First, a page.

Date(s) - Tuesday February 17
11:00 am - 12:00 pm

Smith Hall, Room 104A

Teaching entrepreneurial thinking and principles to non-business students seems to make good sense. For several reasons, non-business students offer a potentially very interesting target group for entrepreneurship programs. First, non-business students account for the majority of the student-population, and as such they are a vast pool of potential entrepreneurs to-be. Second, non-business students have several entrepreneurship-enhancing characteristics that business students do not have. Most notably they possess domain specific knowledge that is considered important for the recognition of business opportunities. A third factor enhancing the relevance of entrepreneurship education for non-business students is their lack of awareness of the potential for business start-up as a career choice, even though non-business majors start the majority of new businesses in the U.S.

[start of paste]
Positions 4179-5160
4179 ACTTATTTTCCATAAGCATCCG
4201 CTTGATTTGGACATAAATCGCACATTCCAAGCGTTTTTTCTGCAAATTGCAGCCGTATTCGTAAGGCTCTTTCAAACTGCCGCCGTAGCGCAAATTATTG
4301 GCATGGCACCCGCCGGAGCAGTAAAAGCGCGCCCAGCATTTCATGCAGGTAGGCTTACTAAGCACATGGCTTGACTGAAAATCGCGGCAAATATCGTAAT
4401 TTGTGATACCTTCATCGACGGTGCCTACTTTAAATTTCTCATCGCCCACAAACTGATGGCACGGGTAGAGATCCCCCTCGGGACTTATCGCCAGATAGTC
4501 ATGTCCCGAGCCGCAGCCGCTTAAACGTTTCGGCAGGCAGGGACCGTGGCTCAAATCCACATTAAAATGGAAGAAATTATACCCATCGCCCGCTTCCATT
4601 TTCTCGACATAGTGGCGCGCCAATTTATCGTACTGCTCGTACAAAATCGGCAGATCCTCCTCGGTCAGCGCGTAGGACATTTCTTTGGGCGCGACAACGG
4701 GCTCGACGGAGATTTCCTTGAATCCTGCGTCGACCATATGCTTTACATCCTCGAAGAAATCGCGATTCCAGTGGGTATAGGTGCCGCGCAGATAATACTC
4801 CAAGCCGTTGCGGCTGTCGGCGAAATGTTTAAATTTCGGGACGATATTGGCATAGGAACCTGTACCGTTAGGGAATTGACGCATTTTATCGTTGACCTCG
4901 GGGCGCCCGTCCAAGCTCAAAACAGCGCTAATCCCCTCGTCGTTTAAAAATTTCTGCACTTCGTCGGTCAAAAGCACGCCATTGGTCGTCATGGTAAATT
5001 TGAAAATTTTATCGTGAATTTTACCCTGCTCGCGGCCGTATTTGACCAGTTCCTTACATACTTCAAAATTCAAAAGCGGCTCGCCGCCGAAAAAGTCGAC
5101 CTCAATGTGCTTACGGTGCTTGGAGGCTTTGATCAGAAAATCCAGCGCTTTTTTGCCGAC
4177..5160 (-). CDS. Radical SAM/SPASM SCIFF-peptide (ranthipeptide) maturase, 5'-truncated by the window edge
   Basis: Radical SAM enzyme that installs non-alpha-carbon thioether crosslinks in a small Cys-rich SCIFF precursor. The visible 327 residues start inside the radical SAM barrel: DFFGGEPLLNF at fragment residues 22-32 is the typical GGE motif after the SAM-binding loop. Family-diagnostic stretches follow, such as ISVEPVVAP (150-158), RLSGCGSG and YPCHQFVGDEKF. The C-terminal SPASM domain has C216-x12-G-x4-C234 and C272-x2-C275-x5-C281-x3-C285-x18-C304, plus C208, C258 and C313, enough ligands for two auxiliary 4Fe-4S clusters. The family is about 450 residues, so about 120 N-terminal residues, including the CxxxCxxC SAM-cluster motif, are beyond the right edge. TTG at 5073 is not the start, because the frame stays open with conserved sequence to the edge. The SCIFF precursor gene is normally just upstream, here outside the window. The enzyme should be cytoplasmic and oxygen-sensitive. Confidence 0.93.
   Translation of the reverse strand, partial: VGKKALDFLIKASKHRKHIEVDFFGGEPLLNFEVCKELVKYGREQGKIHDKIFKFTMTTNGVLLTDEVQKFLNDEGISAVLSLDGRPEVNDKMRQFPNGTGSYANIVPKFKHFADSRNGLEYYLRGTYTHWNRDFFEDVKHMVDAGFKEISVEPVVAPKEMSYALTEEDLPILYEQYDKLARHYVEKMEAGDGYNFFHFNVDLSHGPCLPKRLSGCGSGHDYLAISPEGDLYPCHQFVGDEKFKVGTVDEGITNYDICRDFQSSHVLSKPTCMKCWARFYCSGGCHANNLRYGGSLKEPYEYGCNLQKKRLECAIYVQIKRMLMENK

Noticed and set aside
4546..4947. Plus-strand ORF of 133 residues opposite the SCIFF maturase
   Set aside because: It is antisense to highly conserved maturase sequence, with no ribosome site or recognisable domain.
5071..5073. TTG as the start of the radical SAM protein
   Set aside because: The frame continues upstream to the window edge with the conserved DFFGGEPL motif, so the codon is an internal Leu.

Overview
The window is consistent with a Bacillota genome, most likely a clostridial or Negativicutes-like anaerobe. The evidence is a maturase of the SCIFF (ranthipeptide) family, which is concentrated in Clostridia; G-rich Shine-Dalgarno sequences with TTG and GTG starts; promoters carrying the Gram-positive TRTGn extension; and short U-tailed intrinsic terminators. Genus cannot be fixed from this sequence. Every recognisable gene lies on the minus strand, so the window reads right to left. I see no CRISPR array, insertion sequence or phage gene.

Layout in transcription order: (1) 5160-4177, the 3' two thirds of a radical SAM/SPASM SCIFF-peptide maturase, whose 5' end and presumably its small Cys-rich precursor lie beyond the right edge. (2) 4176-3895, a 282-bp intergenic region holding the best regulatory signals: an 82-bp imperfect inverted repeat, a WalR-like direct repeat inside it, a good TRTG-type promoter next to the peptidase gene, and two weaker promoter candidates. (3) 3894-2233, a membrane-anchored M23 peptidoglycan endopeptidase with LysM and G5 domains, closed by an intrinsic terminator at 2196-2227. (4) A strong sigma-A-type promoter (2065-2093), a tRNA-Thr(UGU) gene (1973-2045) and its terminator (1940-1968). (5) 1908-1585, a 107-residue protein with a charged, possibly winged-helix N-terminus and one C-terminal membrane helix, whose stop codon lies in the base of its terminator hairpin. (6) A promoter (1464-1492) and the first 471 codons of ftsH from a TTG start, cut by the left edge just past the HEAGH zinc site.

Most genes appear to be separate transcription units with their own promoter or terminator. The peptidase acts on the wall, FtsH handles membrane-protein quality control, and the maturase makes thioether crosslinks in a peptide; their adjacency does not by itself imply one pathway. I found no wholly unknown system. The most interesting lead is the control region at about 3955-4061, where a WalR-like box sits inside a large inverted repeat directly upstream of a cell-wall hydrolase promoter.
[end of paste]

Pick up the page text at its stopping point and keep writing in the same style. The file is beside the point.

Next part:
Awareness is a variable that can be influenced relatively easily through education. Indeed, when being introduced to the field (possibly for a first time) non-business students’ intention to start a venture might be affected more strongly than that of business students because they have not considered an entrepreneurial career before. Non-business students are as likely (sometimes more likely) to end up at positions in innovation and new product development. Teaching these individuals how to think entrepreneurially is critical to the innovativeness and growth potential of established organizations.


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